So how is this awning compared to the one I had before? Better. In many ways. Not just the fancy features but there are two features, in particular, that make this a much better product than what came with my trailer.
One of those is the rain dump. My old awning had a manual pitch setting that you had to adjust with a knob. You could pitch down either side of the awning by pulling that side down with your hand and then tightening a knob to keep the awning at that position. This new awning you just pull down and it stays.
The bonus of this is that, should you forget to put the awning back in “flat” position, you won’t damage it by retracting it. And, no knob to adjust.
There’s also an access port to the drive gear of the awning. Should you ever have a motor failure or even just lose power to the RV you can open the access port and manually retract the awning. Or, stick an electric drill and driver in there and use that to retract the awning. This feature, alone, makes this awning superior.
But I also feel the fabric is a bit better and the arms feel a bit heavier gauge. I could be wrong on this, but that’s what it feels like.
What did I do?
So, I’m sure you want to know how I damaged the old awning, right? Essentially I was on a narrow country road and a giant fifth-wheel horse trailer was coming the other way. I pulled over to give them some space and, when I pulled out, a tree limb caught the awning and bent it backwards. I was very fortunate that it didn’t damage the trailer – so the replacement was easier.
Even without the fancy Smart Arm technology, I wouldn’t hesitate to buy this awning knowing what I know now about the ability to retract it and the rain dump feature. But the Smart Arm functionality is just icing on the cake.
Lippert has all sorts of replacement parts for awnings for folks who do what I did – from roller tubes to awning fabric to arms and more. It seems that, despite the shortage of parts in the RV business, they have product available.
Pricing is competitive and the people I dealt with, even before they knew I had planned to share my story with you, were really friendly and very knowledgeable. I can’t recommend working with Lippert on awning parts or a whole new awning enough.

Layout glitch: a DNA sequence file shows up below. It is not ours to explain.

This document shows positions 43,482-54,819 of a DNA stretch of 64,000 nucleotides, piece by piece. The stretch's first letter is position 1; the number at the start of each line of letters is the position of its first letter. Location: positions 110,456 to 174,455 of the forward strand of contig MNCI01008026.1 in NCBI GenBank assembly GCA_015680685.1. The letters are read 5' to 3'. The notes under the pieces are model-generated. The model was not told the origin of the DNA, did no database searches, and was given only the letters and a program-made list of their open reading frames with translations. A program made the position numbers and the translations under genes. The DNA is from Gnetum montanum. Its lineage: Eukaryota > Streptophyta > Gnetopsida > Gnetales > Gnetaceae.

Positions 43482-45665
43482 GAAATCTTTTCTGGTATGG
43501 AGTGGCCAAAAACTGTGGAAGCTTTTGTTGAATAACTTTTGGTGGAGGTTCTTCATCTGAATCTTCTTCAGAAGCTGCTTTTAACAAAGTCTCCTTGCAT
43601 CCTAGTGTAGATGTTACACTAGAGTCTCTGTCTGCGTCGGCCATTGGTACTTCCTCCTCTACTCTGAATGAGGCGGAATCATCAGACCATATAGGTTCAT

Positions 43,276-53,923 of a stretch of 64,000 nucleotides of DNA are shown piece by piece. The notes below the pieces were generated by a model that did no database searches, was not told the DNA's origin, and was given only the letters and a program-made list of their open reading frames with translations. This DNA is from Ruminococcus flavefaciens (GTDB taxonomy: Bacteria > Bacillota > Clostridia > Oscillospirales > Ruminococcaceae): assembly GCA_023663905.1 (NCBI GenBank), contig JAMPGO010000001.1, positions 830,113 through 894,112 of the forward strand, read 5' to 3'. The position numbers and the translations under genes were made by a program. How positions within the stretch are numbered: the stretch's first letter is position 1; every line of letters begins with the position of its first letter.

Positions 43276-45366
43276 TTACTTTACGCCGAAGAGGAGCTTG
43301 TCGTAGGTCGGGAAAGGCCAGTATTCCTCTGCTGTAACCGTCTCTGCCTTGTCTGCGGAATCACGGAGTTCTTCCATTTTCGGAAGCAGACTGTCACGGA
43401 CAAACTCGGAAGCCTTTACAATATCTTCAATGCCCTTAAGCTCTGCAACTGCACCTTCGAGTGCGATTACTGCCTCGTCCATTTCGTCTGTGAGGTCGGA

One more thing
To some, this might be irrelevant, but I follow various management and leadership people in the RV industry including several at Lippert. While some companies are constantly bragging about their products, which makes sense, I really admire that many of the Lippert leadership people brag about how they celebrate the victories and accomplishments of their employees, some of whom have been with the company for quite a long time.
I don’t work there, of course, and can only relay what I see on social media. But the voicing and tone of the posts give me a lot of respect for this American company in how they treat the people who really make these products.
As an American from a foreign land, this is the kind of thing that does influence my buying decisions. No company is ever perfect, but my perception is that they try. This is also why I chose to work with Chuck and the team at RV Travel. I like the way the company works and the decisions they make. (Awww … Thanks, Tony! Blush. We sure enjoy and appreciate having you and your expertise with us. And you certainly liven up all of our Zoom meetings! —Diane for Chuck, Emily, and the rest of the RVtravel.com team)
Anyhow, take that for what it’s worth.